Amazingly (to me), some scholars (like philosopher Daniel Dennett) deny that consciousness exists.
Philosopher Galen Strawson calls this "the silliest claim ever made." ("The Consciousness Deniers")
What is consciousness? It's like this. I now feel a pain in my shoulder. That is, I am now conscious of a feeling of pain in my shoulder.
Conscious experience is the subjective character of experience. It is the "what-is-it-like" of experience. What is it like, as Thomas Nagel famously asked, to be a bat?
Why might someone deny consciousness? They might, if they are a naturalist. That is, if they believe reality is physical, and nothing more.
Strawson calls those who deny consciousness exists the "Deniers." He writes: "One of the strangest things the Deniers say is that although it seems that there is conscious experience, there isn’t really any conscious experience: the seeming is, in fact, an illusion."
But this presents a problem. "The trouble with this is that any such illusion is already and necessarily an actual instance of the thing said to be an illusion."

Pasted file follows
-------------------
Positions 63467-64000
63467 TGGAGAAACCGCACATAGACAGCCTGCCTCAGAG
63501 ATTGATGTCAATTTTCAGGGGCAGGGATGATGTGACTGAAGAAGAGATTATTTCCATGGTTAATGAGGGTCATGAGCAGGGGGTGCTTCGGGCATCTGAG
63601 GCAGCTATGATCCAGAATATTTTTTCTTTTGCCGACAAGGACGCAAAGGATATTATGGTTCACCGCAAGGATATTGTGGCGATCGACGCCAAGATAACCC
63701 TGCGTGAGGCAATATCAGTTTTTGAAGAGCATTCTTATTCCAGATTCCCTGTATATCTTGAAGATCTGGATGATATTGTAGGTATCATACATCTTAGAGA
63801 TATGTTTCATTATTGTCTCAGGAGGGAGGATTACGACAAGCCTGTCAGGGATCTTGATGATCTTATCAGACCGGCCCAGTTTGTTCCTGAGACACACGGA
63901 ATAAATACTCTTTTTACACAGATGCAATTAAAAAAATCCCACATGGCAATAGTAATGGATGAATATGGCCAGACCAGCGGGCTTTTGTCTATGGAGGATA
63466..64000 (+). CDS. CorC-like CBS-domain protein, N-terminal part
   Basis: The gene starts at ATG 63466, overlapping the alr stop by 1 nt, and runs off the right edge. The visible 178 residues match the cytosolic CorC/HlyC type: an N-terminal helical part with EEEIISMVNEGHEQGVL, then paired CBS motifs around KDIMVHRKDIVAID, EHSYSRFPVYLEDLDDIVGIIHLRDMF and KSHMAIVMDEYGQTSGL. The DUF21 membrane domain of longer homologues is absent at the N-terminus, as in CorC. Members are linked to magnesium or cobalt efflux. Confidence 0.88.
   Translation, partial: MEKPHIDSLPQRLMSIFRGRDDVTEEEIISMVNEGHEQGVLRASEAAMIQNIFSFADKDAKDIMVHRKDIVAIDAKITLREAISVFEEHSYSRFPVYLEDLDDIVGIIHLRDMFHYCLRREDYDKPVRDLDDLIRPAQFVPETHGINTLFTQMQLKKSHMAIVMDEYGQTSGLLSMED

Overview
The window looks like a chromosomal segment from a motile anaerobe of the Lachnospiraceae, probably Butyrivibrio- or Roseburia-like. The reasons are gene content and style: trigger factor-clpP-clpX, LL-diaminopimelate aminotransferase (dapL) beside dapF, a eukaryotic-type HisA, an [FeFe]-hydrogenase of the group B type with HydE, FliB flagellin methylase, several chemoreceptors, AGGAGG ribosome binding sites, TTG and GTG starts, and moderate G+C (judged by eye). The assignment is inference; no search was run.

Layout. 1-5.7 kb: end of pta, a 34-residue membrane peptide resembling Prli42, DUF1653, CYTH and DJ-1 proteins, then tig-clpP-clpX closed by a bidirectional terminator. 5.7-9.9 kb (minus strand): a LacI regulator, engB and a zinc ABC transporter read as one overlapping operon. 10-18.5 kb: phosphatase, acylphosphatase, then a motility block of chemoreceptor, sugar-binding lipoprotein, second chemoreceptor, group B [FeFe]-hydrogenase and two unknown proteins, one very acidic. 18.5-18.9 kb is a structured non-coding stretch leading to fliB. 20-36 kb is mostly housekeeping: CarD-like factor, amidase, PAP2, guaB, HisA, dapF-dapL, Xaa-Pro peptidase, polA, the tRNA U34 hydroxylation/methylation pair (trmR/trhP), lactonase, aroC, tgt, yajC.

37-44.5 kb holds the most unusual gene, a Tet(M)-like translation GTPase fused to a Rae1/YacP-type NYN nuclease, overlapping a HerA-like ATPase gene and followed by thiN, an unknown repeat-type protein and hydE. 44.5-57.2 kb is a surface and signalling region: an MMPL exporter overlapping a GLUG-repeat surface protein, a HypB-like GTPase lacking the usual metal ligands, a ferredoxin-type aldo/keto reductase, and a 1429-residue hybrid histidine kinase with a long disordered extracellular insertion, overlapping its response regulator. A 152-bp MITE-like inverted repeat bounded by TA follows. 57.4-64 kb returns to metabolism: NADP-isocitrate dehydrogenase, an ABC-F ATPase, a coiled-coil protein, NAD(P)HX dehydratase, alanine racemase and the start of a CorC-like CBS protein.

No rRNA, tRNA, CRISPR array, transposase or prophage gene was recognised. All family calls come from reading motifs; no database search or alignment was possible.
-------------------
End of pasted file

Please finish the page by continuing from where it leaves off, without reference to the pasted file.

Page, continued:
Strawson's entire article is wonderful, funny, and sensible. Anyone interested in the very important discussion over consciousness, free will, the self, etc., should read this contribution.
Dennett's response to Strawson, plus Strawson's reply, is here.
Finally, Strawson writes:
Dennett's "position was summarized in an interview in The New York Times: “The elusive subjective conscious experience—the redness of red, the painfulness of pain—that philosophers call qualia? Sheer illusion.” If he’s right, no one has ever really suffered, in spite of agonizing diseases, mental illness, murder, rape, famine, slavery, bereavement, torture, and genocide. And no one has ever caused anyone else pain.
This is the Great Silliness. We must hope that it doesn’t spread outside the academy, or convince some future information technologist or roboticist who has great power over our lives." (Ib., emphasis mine)
See J. P. Moreland, Consciousness and the Existence of God: A Theistic Argument